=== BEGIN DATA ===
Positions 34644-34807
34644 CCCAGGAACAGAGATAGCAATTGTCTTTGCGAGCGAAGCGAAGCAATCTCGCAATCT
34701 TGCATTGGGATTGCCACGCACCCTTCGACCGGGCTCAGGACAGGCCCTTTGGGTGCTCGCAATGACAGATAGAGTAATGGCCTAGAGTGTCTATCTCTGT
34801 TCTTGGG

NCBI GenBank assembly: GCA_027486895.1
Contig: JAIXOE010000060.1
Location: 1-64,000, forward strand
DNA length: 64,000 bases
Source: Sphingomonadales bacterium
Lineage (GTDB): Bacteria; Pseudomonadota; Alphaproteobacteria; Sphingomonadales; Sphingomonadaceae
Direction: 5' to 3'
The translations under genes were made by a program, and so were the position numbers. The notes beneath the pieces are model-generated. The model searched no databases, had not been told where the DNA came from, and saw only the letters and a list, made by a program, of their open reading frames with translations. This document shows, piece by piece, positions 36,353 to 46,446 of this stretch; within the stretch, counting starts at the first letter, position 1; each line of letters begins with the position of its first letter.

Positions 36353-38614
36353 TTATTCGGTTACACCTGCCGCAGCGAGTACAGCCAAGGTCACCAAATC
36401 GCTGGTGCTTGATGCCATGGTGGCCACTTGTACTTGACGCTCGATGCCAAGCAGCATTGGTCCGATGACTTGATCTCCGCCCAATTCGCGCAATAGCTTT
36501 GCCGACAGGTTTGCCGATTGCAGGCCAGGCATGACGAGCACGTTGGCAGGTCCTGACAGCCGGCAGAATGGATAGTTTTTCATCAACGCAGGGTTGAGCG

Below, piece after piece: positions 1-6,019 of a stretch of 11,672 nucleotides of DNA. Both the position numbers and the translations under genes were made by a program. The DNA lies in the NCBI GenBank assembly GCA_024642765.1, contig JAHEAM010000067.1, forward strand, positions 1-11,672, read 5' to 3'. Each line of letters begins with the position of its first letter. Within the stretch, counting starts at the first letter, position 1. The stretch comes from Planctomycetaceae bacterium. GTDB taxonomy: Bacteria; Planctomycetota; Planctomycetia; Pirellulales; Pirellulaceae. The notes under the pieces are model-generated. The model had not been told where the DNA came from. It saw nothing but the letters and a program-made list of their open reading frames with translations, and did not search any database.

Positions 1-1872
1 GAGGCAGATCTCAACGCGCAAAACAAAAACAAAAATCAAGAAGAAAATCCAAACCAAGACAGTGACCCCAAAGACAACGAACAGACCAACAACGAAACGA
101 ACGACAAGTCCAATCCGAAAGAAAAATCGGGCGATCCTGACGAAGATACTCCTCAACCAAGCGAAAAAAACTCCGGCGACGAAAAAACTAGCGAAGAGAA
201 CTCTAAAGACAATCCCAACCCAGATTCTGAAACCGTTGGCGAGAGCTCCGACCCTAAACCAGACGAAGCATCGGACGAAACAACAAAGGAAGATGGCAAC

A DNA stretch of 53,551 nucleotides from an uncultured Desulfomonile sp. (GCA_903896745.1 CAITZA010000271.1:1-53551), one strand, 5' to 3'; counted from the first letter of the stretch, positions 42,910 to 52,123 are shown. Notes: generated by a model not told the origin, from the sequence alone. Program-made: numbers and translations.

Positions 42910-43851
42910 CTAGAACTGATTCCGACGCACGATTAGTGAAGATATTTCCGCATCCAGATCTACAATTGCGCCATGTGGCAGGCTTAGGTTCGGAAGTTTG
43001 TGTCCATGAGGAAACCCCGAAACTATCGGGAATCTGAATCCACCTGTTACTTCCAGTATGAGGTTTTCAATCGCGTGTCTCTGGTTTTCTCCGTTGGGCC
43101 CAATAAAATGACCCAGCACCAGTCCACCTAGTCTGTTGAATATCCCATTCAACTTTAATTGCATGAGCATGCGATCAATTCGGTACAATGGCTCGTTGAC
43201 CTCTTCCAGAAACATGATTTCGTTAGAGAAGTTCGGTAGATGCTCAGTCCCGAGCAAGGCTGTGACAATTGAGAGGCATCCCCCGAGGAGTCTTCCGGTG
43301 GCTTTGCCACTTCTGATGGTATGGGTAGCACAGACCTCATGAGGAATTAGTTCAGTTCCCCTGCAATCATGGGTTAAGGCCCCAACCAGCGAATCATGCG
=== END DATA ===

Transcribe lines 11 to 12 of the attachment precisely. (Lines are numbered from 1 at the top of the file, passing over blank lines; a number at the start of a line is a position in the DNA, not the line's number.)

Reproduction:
Direction: 5' to 3'
The translations under genes were made by a program, and so were the position numbers. The notes beneath the pieces are model-generated. The model searched no databases, had not been told where the DNA came from, and saw only the letters and a list, made by a program, of their open reading frames with translations. This document shows, piece by piece, positions 36,353 to 46,446 of this stretch; within the stretch, counting starts at the first letter, position 1; each line of letters begins with the position of its first letter.